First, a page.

The presence of a disease can be detected with the help of exhaled breath, pertaining to its richness in biomarkers. Ethanol, acetone and isopropanol in particular can prove to be indicative of the presence of lung cancer. Thus it is important to have methods that can measure these chemicals in the breath, which will further provide a way to diagnose lung cancer or to screen for it.
The humidity of breath, challenges in calibrating such systems along with the presence of a number of anaytes within the breath are some of the reasons that lead to inaccuracies of the biomarkers exhaled using the methods currently available to measure the same.
Bare multi- layer graphene, which is a material, one carbon atom thick can be used to measure ethonal, isopropanol, and acetone in exhaled breath much more accurately according to the researchers at University of Exeter.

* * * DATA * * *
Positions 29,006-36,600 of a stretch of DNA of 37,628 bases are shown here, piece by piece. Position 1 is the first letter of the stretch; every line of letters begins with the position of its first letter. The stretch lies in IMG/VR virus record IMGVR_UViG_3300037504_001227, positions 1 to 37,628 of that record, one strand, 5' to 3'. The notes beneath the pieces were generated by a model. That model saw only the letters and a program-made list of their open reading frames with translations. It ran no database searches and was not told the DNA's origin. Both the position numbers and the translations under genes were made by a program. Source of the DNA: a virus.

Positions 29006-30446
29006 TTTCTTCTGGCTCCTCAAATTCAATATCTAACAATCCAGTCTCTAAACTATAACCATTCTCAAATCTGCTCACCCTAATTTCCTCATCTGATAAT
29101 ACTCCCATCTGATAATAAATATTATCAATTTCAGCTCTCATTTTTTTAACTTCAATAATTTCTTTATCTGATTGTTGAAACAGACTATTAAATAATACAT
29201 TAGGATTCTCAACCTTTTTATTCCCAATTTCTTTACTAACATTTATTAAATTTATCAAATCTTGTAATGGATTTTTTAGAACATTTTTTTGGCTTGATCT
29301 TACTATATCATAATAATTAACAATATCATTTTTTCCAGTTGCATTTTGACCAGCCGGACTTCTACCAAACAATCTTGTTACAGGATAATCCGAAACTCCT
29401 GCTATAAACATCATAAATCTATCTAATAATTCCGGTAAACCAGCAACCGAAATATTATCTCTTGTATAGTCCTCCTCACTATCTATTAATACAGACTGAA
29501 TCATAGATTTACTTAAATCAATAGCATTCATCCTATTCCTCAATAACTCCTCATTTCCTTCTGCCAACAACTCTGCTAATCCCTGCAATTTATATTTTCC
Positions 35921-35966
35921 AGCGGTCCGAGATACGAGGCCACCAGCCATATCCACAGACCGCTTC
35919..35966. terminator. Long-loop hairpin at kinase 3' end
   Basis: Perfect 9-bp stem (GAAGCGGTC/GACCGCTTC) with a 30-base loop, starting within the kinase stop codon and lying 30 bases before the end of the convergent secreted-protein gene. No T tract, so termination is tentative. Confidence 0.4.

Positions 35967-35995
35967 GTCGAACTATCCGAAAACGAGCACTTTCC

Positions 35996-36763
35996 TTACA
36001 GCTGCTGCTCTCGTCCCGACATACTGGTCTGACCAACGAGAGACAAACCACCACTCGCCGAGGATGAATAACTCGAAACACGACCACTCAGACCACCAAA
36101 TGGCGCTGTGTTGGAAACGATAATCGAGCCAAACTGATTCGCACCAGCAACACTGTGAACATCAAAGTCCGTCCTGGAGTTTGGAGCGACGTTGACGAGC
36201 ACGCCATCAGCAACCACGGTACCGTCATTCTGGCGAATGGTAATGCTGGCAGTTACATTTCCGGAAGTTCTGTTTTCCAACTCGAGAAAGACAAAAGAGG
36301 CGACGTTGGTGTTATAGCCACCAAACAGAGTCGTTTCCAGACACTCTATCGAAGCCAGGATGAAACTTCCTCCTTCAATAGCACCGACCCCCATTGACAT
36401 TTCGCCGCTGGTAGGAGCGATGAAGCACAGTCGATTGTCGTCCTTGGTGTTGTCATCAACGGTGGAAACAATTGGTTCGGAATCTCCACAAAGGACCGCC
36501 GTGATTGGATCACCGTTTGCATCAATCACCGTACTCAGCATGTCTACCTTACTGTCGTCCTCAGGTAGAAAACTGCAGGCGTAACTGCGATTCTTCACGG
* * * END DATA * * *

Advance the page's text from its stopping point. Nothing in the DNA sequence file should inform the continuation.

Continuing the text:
According to one of the co- authors of the study published in journal “Nanoscale”, Ben Hogan, the new biosensors which have been developed by them show that graphene has major potential for use as an electrode in e- nose devices. He further added that for the first time it has been proved that with the apt patterning graphene can be used as a specific, selective and sensitive detector for biomarkers.
However, it is important to note that graphene is difficult to produce in significant quantities, thus a challenge for any technology that replies on it to function. To manufacture graphene in large scale, a lot of work is underway, though the serious limitations to it need to be tackled.